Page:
Researchers found that reduced human activity due to COVID-19 lockdowns expanded bird populations' range of habitats in cities. The corresponding study was published in Nature.
In spring 2020, the researchers recruited over 900 community scientists at over 429 monitoring sites in the Pacific Northwest to record the birds they observed over a 10-minute period at least once per week for three months in their backyards and parks. The research focused on 46 bird species overall, which were documented in over 6,640 individual surveys.
"I am loving being a part of this!" said Nadine Santo Pietro, a study volunteer, in a written comment as part of the project, "I signed up to observe once a week for 10 minutes, but it has become so much more than that. … I am learning so much! And it's given me something positive to focus on during this strange time we are in right now."
While people tended to spend most of spring 2020 indoors, over the study period, many started to venture outside. As people started to return to public spaces, volunteers noted increased sightings of several bird species in backyards and parks. This, noted the researchers, means that birds may have been elsewhere during the height of the lockdowns but then returned to vegetated areas as human activity increased again.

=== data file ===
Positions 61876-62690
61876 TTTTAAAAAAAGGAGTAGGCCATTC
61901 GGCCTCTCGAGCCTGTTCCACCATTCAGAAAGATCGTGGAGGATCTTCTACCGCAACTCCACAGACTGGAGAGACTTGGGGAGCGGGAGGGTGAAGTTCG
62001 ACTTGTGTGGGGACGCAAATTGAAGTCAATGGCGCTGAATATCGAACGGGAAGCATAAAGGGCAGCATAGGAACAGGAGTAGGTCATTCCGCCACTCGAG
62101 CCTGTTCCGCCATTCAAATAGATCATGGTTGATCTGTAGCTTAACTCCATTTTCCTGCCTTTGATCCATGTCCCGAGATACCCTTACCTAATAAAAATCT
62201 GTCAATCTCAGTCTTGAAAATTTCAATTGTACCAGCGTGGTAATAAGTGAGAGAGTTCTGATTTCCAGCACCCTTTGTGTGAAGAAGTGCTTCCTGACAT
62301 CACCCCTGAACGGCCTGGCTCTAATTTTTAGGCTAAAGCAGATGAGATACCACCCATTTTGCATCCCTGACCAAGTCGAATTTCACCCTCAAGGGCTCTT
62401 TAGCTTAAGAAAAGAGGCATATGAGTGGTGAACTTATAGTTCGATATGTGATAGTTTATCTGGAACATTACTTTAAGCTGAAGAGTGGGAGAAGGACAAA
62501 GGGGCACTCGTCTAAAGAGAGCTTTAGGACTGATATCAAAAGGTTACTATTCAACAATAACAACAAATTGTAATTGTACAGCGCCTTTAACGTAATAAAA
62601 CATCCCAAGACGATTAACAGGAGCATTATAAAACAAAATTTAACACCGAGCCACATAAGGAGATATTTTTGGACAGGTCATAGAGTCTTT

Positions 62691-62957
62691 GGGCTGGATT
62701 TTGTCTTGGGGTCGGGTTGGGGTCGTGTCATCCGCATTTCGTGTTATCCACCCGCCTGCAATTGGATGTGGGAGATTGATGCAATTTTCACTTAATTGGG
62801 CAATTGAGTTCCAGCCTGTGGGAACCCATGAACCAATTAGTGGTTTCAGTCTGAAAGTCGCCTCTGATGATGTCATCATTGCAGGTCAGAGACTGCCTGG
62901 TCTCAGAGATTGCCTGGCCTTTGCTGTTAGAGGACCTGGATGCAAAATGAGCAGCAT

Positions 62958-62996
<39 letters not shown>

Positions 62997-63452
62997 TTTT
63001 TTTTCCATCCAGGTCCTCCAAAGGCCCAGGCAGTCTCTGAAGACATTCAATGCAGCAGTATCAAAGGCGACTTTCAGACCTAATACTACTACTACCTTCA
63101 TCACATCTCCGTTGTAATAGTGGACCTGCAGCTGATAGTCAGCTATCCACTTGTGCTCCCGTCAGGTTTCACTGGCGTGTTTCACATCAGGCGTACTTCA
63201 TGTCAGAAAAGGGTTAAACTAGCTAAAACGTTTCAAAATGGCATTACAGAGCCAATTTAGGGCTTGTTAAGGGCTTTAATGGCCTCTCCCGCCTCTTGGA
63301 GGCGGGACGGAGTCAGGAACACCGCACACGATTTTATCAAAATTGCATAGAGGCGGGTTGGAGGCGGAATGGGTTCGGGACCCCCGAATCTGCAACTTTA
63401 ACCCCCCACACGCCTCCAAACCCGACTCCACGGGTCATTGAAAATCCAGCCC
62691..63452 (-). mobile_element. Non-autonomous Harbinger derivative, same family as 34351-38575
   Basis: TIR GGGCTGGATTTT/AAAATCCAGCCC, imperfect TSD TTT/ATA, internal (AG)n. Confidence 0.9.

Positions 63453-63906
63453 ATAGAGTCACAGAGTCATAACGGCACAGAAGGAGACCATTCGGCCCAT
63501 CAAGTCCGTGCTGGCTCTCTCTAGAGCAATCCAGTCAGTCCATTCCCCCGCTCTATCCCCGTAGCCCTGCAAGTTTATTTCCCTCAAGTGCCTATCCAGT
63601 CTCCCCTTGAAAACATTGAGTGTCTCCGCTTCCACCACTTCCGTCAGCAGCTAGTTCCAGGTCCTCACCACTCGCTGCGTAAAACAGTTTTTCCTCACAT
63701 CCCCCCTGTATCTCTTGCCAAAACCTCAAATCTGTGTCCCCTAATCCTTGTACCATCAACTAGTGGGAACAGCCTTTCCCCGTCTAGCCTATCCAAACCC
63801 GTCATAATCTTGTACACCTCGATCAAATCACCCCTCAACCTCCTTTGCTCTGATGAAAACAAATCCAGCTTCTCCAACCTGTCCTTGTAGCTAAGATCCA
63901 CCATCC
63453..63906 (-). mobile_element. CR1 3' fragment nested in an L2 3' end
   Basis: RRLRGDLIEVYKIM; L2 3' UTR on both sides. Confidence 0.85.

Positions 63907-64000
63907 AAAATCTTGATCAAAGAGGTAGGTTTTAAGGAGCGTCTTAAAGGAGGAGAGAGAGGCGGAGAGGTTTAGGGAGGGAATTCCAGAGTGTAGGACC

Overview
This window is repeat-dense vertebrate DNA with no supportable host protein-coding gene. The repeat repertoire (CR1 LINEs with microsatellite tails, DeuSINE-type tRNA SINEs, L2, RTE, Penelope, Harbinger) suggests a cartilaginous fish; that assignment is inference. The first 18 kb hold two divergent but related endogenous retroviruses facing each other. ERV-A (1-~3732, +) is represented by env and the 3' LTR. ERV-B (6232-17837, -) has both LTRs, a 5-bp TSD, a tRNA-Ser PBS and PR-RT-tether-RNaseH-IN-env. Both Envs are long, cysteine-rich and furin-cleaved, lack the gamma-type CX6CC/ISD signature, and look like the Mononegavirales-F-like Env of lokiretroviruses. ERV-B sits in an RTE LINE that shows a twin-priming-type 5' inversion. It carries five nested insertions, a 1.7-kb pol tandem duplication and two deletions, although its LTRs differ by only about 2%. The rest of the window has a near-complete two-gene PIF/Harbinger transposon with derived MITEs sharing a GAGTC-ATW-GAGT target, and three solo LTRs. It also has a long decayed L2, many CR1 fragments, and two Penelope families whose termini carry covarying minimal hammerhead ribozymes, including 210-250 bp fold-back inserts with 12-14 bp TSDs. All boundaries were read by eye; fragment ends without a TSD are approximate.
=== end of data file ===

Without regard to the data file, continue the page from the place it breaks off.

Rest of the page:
"For about half of the species we observed, neither land use nor canopy cover had an effect on their site use. That's very interesting, because we would expect that whether a habitat was mostly covered in concrete or vegetation would tell you something about what birds would be there," said Dr. Olivia Sanderfoot, Postdoctoral scholar at the University of California, Los Angeles, lead author of the study.
The researchers further found that human mobility affected the detection of 76% of study species- including great blue herons and downy woodpeckers- meaning that different species reacted differently to day-to-day changes in human activity.
The researchers wrote that their study showcases how existing community science platforms can be leveraged to support local monitoring efforts. Dr. Sanderfoot also noted that their findings highlight the importance of building green spaces in cities.